More mass layoffs in Greece

By Christoph Dreier
30 April 2013

On Sunday, the Greek parliament agreed the dismissal of 15,500 public service workers in expedited proceedings, as well as the reduction of the country’s minimum wage, the expansion of property taxes and the extension of teachers working hours.

Specifically, the government has agreed to put 2,000 public service workers on the street by June 1. Another 2,000 workers will be laid off by the end of the year, and they will be followed in 2014 by another 11,500 layoffs.

The 15,500 layoffs are only a small part of the job cuts in the public sector. Some 25,000 workers have already been placed in a so-called labour reserve, in which they receive a percentage of their salary for a year and can search for a new job, only to end up on the dole. In addition, for the past two years, for every five workers who retire only one is replaced by a new hire, with hirings being made primarily in the tax authority. All these measures are being used to cut a total of 150,000 government jobs by 2015.

In addition to these draconian measures, the government has decided to extend the working week for teachers by two hours without any extra pay, which will further worsen learning conditions in schools. The hated property tax, which affects many workers in Greece and is collected directly along with the electricity bill, was extended for another year and only reduced by 15 percent.

Just before the end of the parliamentary debate—which was cut short by the government, bringing all the proposals into a single law—Finance Minister Yannis Stournaras (independent) introduced a motion to reduce the minimum wage for the public sector, which was then voted on together with the other motions.

Newly hired workers can now be paid just €490 (US$642) instead of the current €580 ($760) per month. For the under 25 year-olds, the limit was even reduced to €427 ($559). The minimum wage was lowered only last year by almost €70 and is now being cut again.

All these measures were agreed unanimously by the three government parties: the conservative New Democracy (ND), the social democratic PASOK, and the Democratic Left (DIMAR, a split-off from SYRIZA). A total of 168 MPs voted for the new law; 123 opposed it.

The government is openly violating the Greek constitution, which since 1911 has prescribed that public sector employees are protected against dismissal. The law was originally enacted to stabilize the state apparatus and to immunize it against political fluctuations. The last time there were extensive political sackings was under the military dictatorship between 1967 and 1974.

The present legal breach was dictated directly by the so-called troika of the EU Commission, the European Central Bank (ECB) and the International Monetary Fund (IMF). Representatives of the troika had made payment of an aid instalment due in March of over €2.8 billion dependent on the enactment of the relevant legal texts, and in particular insisted on the need for layoffs. The payment was finally agreed on Monday evening. In mid-May, the decision will be taken over the next tranche of €6 billion.

Eighty percent of these sums go directly to the banks and speculators who invested in Greek government bonds, and whose returns are being secured by the emergency loans. The austerity measures are to ensure that this money is taken from workers in the long-term.

The mass layoffs and pay cuts agreed will further intensify social misery in Greece. The heavily manipulated unemployment rate according to Eurostat already stands at 27.2 percent, higher than in any other euro zone country. Among young people, it is more than double this figure.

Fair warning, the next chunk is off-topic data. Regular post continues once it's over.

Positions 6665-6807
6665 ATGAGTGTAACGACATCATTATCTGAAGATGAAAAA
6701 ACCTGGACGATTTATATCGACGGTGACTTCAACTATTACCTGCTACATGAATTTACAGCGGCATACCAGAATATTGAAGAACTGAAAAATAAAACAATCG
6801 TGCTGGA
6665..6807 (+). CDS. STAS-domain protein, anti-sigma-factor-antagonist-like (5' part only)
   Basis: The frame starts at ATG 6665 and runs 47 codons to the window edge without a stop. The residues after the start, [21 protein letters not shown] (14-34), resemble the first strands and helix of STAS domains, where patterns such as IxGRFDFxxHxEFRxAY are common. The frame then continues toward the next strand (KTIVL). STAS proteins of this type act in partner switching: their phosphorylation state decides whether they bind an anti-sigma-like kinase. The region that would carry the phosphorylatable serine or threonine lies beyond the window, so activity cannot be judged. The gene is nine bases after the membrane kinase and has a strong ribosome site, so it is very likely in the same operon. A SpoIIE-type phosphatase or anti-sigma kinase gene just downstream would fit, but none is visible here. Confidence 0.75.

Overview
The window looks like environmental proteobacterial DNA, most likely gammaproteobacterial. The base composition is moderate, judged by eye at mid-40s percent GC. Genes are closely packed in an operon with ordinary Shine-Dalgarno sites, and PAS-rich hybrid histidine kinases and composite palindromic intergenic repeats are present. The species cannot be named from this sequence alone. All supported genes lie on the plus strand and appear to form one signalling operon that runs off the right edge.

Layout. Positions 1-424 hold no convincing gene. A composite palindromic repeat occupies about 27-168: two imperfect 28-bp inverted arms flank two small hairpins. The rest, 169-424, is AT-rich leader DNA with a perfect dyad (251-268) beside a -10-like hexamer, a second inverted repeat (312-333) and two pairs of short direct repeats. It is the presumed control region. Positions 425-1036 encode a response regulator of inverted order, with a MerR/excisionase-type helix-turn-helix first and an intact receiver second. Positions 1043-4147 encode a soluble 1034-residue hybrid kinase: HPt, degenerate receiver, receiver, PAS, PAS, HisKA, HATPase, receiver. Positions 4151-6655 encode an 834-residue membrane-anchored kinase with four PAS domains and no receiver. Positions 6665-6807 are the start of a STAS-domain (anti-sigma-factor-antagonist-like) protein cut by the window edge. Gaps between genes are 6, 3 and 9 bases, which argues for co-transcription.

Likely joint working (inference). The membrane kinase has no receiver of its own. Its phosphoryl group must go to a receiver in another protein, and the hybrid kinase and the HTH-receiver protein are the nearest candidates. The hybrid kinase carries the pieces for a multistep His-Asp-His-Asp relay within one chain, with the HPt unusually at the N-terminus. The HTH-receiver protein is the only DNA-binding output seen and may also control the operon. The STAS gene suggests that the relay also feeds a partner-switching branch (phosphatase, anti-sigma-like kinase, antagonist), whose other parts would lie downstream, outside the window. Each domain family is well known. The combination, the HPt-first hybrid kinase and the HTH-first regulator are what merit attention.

The troika’s austerity diktats have forced Greek workers down to the level of developing countries. According to the unions, about 35 percent of Greeks have already been forced to drop out of medical insurance and rely on being able to pay all health care costs themselves. More and more children do not have enough food and are malnourished.

A long-term study by Oxford University has just confirmed how seriously the austerity measures in Europe and America are affecting workers’ health. The study finds that infections with the deadly HIV virus in Greece have increased by 200 percent since 2011 because of budget cuts in preventative work. Moreover, the country has reported its first case of malaria for decades, because programs to combat mosquitoes have been stopped.

Given this disastrous situation, the imposition of further austerity measures is a clear warning to all European workers. Despite all the differences between them, European governments are agreed on the dismantling of workers’ social rights. They are willing to destroy entire societies to defend the profits of the banks and corporations.

In this, they are increasingly prepared to disregard their own legal norms and resort to more aggressive methods. In January and February, Greek workers were forced back to work under martial law. In March, the ruling ND collaborated with the fascists of Golden Dawn. Under cover of the European institutions, the government has now breached the Greek constitution and tens of thousands of workers will be thrown onto the streets.

The financial elite can only act so ruthlessly because they can be sure of the support of the unions and their pseudo-left defenders. In recent years, the trade unions have sabotaged any serious struggle by workers and the oppressed. Instead, they have organized hundreds of toothless protests and strikes, which were discussed in advance with the government, and only served to demoralize workers.

On Sunday, the public service union ADEDY had again called for such a demonstration outside the parliament building. Only a few thousand people responded to this call; the police spoke of just 800 participants.

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